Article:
Can Institutions Ever Remain Honest?

Thomas Jefferson wrote, in a letter to Edward Carrington in 1788 that “The natural progress of things is for liberty to yeild [sic], and government to gain ground.”

I have been reflecting a great deal on institutions in general, bureaucracies, governments, societies, foundations, and what not, and drawing upon my own experience as a member and occasional leader of such entities, I am moved to draw certain conclusions. These conclusions are themselves most relevant to my abiding interest in the machinations of power and the corruption that, it seems, inevitably occurs.

Many years ago I sat on the board of the American Psychiatric Association, the first Member-in-Training to have been elected to a two-year stint. During that time a petitioner presented herself to the Board, requesting reimbursement for legal fees that resulted when she initiated actions against a supervisor, another psychiatrist, who had engaged in a relationship with her. He – her supervisor – should have known, and acted, better, notwithstanding the fact that no coercion was involved.

I vividly remember that, after her presentation, Board members responded. We were sitting in a circle with a fairly large circumference, and at about the halfway point during the sequence of responses a shift occurred. Sympathy with the petitioner took a sudden turn and in the end, after the Board had heard from its lawyer about the risks of setting certain precedents, the petitioner’s request was refused. That turning tide … it occurred so quickly, so intangibly, but so very definitely in the end.

At that time as I sat, witness to the proceedings, I had the impulse to resign my position and walk out. But I didn’t.  I most certainly should have, because my action would have been a statement in support of what I knew, in my bones, was correct. I have regretted my inaction after so many years to this day. At the very least, however, it gave me a glimpse into the machinations of large structures, institutions and organizations, which, by some mysterious and almost ethereal – I was about to say ‘alchemical’ – process, end up betraying the very principles they espouse.

In retrospect, my walking out or not walking out wouldn’t have made any difference to the decided outcome of the petitioner, and I was either too immature or too cowardly to have voted with my feet – although, to my credit, I did vote, officially, in favor of the petitioner’s request.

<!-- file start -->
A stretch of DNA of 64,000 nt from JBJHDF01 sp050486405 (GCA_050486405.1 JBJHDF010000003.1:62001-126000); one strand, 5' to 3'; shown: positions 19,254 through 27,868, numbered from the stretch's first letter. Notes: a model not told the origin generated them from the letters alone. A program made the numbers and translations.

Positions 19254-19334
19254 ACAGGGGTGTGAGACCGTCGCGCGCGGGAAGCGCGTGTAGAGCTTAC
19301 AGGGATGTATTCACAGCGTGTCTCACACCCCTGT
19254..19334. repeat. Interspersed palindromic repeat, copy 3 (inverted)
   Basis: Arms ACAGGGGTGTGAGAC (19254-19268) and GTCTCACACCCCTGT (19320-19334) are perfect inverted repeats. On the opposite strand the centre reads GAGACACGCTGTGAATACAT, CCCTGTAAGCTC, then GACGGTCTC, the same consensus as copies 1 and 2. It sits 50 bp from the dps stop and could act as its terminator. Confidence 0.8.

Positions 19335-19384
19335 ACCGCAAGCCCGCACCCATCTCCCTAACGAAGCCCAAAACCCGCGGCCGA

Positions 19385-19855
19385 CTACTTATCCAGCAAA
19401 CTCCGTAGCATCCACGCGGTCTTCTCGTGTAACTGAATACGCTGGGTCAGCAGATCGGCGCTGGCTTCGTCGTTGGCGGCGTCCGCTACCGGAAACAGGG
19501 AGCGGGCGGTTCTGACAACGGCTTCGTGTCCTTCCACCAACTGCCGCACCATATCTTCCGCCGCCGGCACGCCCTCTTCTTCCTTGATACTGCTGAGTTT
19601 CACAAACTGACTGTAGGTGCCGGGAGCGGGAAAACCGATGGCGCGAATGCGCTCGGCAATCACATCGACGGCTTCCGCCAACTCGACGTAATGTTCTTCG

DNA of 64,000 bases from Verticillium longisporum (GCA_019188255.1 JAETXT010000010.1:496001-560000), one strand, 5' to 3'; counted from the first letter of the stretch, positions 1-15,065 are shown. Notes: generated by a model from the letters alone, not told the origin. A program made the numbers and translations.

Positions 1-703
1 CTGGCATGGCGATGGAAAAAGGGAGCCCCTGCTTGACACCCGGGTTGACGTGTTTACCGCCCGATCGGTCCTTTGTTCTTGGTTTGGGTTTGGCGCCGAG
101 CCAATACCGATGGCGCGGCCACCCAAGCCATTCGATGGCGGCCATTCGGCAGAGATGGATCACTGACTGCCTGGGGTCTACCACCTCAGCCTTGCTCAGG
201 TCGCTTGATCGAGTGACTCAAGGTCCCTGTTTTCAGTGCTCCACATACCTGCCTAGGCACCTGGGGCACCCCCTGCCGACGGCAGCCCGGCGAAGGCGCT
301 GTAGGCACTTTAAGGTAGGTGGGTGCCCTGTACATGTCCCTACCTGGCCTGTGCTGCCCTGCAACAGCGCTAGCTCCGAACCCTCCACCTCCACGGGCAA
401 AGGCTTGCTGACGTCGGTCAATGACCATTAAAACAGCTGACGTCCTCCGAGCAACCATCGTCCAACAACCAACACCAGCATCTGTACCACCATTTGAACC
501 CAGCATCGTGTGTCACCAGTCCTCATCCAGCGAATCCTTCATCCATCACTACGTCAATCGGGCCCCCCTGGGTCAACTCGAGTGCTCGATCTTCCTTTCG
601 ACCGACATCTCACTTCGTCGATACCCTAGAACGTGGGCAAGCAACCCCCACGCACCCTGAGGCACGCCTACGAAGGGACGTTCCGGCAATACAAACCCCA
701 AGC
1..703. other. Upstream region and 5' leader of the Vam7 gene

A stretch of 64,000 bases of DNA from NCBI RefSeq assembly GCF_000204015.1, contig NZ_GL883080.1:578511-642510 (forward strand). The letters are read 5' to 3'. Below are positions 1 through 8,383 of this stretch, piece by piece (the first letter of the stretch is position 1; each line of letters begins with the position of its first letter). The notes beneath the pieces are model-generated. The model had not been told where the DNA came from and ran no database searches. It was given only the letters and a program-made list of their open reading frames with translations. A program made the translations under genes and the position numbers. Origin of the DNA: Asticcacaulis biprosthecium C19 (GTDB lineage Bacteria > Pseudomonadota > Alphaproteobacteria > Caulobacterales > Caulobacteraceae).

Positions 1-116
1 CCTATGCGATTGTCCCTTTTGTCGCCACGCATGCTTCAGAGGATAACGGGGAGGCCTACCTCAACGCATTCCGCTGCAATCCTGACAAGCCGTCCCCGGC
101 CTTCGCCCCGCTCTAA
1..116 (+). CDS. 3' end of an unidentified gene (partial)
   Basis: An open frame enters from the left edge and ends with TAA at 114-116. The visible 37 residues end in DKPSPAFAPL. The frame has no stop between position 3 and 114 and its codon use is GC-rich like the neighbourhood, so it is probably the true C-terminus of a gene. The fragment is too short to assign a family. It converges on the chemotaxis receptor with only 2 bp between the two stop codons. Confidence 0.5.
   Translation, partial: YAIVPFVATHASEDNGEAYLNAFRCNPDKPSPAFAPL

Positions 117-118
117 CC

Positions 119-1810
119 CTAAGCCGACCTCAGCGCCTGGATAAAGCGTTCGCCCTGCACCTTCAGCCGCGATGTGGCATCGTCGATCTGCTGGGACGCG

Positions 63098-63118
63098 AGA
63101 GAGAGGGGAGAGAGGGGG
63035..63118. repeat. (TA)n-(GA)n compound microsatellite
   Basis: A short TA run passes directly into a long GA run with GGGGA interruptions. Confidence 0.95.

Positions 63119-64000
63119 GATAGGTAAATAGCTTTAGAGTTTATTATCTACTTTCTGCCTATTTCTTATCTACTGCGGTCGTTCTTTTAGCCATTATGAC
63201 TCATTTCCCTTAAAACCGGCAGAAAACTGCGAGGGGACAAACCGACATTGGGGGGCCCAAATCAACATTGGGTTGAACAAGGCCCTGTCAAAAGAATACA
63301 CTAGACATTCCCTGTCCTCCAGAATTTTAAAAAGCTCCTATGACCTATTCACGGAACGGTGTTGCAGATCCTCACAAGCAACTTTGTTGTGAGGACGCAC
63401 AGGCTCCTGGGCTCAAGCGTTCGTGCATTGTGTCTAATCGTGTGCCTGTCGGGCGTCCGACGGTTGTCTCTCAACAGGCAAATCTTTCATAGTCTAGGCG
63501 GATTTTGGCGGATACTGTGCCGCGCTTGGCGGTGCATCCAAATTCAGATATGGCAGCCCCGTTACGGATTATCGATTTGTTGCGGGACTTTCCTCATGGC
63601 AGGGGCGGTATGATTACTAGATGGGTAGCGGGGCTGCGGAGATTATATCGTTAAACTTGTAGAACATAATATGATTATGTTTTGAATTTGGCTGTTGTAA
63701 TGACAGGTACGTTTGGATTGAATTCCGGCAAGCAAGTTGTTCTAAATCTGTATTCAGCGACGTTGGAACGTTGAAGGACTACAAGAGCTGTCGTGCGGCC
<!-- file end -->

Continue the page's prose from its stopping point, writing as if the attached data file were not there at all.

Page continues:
Years later, in my role as the president of a large psychiatric group of private practitioners fighting against the inroads of managed care, I also noted the large gap between those who actively worked for the cause, and those who merely wished to reap the benefits that organization could provide. It was all too easy to feel scorn for the inactive body of members and embark on initiatives without their consent, even if these initiatives were positive and beneficial. We were a small group, however, never more than 88 in number at our peak, and those of us in positions of decision-making power did not abuse our privilege. Had we grown larger, and had the stakes been higher, I have little doubt that the temptations to dismiss the lazy multitude would have resulted in some form of corruption. You see, there is always an inner circle. Thankfully – or ruefully – enough, I got mainly grief for my years as president and I noted that as soon as members benefited from group action they felt no loyalty to stay on board. For example, when one psychiatrist, through our connections, had obtained a part-time job, he felt no need to renew his membership. Eventually our association died a quiet and natural death by disbanding without fanfare.